Sources: GovInfo, U.S. Congress, Federal Reserve Bank of St. Louis, International Monetary Fund, Bureau of Labor Statistics, Freddie Mac.
Measured by the Housing Affordability Index, the affordability of homes has been steadily eroding since early 2021. Factors affecting affordability include home prices, mortgage rates, and household incomes. With historic inflation outpacing income growth, home buyers in the U.S. have been unable to keep up with rising prices and mortgage rates.
When the Fed increases interest rates to combat inflation, mortgage rates are similarly affected. The average 30-year mortgage rate rose to a high of 7.24%, the highest since 2001. This is a significant difference to the lows reached in 2021 when the average 30-year mortgage fell to 2.65% mortgages, the lowest in U.S. history. This creates a less affordable environment for home buyers and harms potential buyers’ abilities to acquire property.
First-time buyers are forced to either buy a home knowing they may not be able to afford it or continue renting until affordability rises. For those who already own a home, remaining in their current house instead of buying a new one has been increasing in popularity as well.
Sources: National Association of Realtors, Federal Reserve Bank of St. Louis, Freddie Mac
Demand for products and services can vary from country to country as consumers have different choices on what they purchase. Supply constraints, transportation costs, and currency exchange rates can also affect prices among various countries and regions.
The European Union includes 27 member countries with over 448 million residents encompassing numerous cultures and languages. Similar to the United States, Europe has been experiencing an inflationary environment since 2022, propelled by supply constraints, high service costs, high energy prices, and post-pandemic demand. Inflation in the EU reached 11.5% in October 2022, surpassing the 7.7% rate in the U.S. for the same period. The most recent data available shows that the EU inflation rate had dropped to 6.1% in July 2023, down from 6.4% in June 2023.
Particular countries still have inflation rates above that of the EU, including Hungary at 19.9%, Poland at 11%, and Slovakia at 11.3%. Continued supply issues affecting energy products resulting from the war have resulted in persistent inflation for certain regions.
Sources: Eurostat, Organization for Economic Co-operation and Development
As inflation has taken center stage over the past year, consumers among all demographics have been affected in various ways. Consumers know inflation as the overall increase in the cost of goods and services, from shoes to gasoline. However, products that are essential for everyday life can be more costly for some than others, such as food, healthcare, and toilet paper. These products usually make up a larger portion of expenses for lower-income consumers and less for higher-income earners. In essence, inflation can be much more of a challenge for lower-income earners as less disposable income is left for more desirable items.
Fortunately, consumers can control what they buy when inflation sets in, such as buying hamburgers instead of steak. This is where consumer choice is critical as to where the economy is heading and what companies might benefit more than others.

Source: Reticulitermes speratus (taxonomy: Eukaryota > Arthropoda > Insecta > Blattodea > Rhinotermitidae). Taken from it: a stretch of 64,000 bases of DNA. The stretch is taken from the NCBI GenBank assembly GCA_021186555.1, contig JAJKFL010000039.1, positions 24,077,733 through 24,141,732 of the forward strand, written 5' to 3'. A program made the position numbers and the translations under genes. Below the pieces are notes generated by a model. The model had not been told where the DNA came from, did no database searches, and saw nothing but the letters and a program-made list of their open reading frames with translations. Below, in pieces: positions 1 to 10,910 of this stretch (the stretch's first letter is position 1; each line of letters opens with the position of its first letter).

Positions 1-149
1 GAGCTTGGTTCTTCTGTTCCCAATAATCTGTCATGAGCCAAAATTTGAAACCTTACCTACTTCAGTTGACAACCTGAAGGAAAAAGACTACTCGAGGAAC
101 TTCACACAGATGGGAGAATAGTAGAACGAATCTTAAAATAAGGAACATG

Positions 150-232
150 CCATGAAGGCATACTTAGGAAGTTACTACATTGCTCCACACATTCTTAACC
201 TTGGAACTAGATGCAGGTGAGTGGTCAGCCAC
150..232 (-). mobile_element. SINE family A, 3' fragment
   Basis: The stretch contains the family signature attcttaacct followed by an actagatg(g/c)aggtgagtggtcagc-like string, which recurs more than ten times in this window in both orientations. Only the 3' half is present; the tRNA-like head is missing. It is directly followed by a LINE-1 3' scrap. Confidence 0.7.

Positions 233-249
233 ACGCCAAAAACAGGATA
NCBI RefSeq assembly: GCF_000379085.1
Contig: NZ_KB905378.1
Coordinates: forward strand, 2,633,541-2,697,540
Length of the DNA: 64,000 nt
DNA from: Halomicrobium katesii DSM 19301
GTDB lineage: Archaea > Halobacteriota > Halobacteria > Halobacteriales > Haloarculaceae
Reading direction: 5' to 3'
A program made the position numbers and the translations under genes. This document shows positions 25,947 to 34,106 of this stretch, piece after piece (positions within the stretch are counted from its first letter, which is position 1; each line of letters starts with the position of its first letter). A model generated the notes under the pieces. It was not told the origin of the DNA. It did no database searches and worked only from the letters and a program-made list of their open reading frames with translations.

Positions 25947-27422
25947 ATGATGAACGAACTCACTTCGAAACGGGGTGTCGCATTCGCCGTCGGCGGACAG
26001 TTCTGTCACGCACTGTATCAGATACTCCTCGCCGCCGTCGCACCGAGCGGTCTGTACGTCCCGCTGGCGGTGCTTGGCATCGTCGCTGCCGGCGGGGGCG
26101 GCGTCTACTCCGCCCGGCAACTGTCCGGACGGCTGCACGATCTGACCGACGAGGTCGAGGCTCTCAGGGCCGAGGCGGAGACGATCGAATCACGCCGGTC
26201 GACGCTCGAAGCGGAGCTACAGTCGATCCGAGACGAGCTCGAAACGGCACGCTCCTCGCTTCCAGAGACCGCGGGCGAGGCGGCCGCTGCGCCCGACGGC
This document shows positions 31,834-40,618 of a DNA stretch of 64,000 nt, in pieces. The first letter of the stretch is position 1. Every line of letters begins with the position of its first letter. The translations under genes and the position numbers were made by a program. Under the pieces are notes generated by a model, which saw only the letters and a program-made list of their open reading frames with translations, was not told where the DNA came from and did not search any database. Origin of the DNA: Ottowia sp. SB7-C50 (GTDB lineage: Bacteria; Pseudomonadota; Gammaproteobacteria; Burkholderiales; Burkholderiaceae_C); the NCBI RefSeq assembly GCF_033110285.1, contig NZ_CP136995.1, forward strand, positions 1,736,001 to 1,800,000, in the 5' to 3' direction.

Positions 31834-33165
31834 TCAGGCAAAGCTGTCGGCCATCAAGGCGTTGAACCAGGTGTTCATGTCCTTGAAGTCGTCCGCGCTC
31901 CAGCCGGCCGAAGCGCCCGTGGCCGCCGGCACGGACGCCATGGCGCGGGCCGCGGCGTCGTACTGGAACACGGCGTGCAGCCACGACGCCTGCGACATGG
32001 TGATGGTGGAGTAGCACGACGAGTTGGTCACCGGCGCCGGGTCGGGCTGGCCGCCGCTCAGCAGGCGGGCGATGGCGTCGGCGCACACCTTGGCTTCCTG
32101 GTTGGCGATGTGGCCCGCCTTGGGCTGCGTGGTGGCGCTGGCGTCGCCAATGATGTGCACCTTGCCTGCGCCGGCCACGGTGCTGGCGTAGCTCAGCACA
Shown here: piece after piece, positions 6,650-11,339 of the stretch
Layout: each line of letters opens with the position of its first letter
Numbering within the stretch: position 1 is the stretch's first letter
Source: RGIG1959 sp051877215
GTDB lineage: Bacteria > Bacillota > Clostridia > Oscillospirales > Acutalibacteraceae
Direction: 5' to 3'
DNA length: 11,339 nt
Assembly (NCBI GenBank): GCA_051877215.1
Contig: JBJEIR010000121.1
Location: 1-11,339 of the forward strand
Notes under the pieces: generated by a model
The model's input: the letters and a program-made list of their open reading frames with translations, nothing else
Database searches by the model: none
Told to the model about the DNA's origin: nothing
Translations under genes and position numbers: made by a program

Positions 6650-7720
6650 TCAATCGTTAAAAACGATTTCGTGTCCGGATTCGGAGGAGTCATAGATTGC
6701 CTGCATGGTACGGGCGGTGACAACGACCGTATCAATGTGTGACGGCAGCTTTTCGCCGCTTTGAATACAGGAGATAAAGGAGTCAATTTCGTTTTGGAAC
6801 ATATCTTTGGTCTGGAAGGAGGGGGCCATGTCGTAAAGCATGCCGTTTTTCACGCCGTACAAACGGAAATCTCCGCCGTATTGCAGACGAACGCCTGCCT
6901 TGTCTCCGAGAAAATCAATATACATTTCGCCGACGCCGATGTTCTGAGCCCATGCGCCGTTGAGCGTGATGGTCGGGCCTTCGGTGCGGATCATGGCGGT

As the economy slows and lower prices eventually settle in, a deflationary environment evolves pulling certain asset prices down. Historically, lower asset prices affect higher income earners with assets, rather than those with little or no assets. Deflation may affect the prices of assets such as homes, cars, stocks, and commodities.
Sources: U.S. Bureau of Labor Statistics, OneBlueWindow Editorial Staff
A survey released by the Federal Reserve Bank of Dallas found that overall credit and lending activity is deteriorating nationwide. The survey encompasses loan activity among larger banks, regional banks, finance companies, and various lenders.
The primary concern of this report centers around rising delinquency rates on credit cards, which indicates ongoing trends pertaining to consumer behavior. Consumers have become more accustomed to taking on debt, which declined during the pandemic. However, consumers are now financing an increasingly high level of purchases, which has also driven up rates of delinquency.
This is of particular interest to economists, who view this dynamic as a worrying sign for consumer spending. In 2023, credit card delinquency rates reached their highest level in over a decade, surpassing levels last seen in late 2012. When consumers increasingly take on debt which they are unable to pay back, it creates a delinquency cycle that poses financial duress for consumers. Delinquency rates fell substantially in 2021 as pandemic assistance funds helped alleviate the debt burden of millions of credit card holders, yet catapulted back up once those funds were exhausted.
Sources: Board of Governors of the Federal Reserve System, Federal Reserve Bank of St. Louis, Federal Reserve Bank of Dallas.
The Wambolt & Associates team had a ton of fun hosting our firm’s first Summer Jam at the Conifer Ranch. It was a wonderful opportunity to say “thank-you” to our amazing clients by creating a family-friendly experience that included live music from Nashville’s Kory Brunson Band, Brad’s Pit BBQ, Kona Ice, children’s games, and good-natured axe throwing. The beauty of the ranch’s sweeping views, the spirit of community, and plenty of sunshine made for a spectacular day in the mountains. Click here to view photos from the event.